Kyle Busch open to Indy 500, but “wouldn’t put too good a chance” on it

during the NASCAR Sprint Cup Series Crown Royal Presents the Combat Wounded Coalition 400 at Indianapolis Motor Speedway on July 24, 2016 in Indianapolis, Indiana.
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Following his dominant display this weekend at the Indianapolis Motor Speedway where he swept both poles and both wins in the NASCAR Sprint Cup Series and Xfinity Series, Kyle Busch doesn’t have much left to conquer at the hallowed “Brickyard.”

Except, maybe, we can dream, one day, of him running that 500-miler around IMS in May.

His brother, Kurt, did it to national acclaim and a heck of a lot of headlines in 2014 – Kurt Busch finished sixth and was that year’s Indianapolis 500 Rookie-of-the-Year for Andretti Autosport before jetting to Charlotte for the Coca-Cola 600.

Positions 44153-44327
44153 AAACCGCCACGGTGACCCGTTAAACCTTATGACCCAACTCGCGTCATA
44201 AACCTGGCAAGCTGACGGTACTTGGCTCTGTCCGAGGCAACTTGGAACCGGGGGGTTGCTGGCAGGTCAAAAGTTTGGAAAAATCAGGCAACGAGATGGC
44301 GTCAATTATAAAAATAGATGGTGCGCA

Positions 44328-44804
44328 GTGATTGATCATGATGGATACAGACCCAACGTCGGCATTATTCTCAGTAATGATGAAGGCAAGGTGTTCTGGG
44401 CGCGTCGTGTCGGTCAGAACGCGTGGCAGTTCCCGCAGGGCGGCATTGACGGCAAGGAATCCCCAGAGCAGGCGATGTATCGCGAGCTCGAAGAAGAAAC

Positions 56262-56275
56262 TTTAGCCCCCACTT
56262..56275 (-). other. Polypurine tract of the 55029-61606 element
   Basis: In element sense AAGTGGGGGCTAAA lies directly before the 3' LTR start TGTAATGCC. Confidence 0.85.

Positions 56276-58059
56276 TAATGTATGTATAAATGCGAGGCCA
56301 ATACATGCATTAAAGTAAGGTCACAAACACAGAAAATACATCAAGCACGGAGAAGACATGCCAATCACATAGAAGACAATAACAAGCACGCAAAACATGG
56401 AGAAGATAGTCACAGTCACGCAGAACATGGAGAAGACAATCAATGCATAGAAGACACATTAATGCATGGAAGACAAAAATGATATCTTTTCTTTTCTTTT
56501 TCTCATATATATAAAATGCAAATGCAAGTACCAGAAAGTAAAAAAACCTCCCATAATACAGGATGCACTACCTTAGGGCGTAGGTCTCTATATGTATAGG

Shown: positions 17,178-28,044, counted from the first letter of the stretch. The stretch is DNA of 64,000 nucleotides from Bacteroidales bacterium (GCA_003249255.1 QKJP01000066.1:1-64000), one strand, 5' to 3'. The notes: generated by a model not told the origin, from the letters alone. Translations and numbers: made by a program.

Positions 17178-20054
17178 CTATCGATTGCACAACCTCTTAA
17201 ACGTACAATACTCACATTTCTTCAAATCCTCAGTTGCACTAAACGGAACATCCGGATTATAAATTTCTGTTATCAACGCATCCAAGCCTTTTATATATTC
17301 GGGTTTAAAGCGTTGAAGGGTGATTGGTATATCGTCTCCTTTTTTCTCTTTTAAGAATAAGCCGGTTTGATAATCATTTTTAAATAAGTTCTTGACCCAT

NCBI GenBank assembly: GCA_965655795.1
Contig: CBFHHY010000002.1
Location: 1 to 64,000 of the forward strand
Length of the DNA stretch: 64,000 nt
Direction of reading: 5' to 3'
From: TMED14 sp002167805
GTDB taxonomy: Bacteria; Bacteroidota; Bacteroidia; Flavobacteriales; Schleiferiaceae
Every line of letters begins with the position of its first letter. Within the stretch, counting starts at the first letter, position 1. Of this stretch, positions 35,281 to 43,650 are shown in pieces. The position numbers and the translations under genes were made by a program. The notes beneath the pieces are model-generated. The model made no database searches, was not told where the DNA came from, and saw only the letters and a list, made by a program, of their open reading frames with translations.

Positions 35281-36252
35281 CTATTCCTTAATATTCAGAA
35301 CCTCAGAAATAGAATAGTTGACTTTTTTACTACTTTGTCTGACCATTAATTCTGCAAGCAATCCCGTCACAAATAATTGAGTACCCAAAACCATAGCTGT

But while Kyle Busch’s name has been brought up in rumors about running the Indianapolis 500 before, he didn’t seem entirely interested in running the ‘500 just because his brother did.

“Well, I won’t be following in his footsteps.  I’ll be doing my own footsteps,” Kyle Busch told reporters during his post-victory press conference.

“It certainly may open up some avenues.  I’m not sure.  But there’s some people out there that have expressed some interest to me, so we’ll see where things kind of go.

“But obviously my focus is on the Sprint Cup Series and what I’m doing here, and being able to win races with M&M’s and Skittles, Interstate Batteries and NOS Energy Drink on the XFINITY side, too.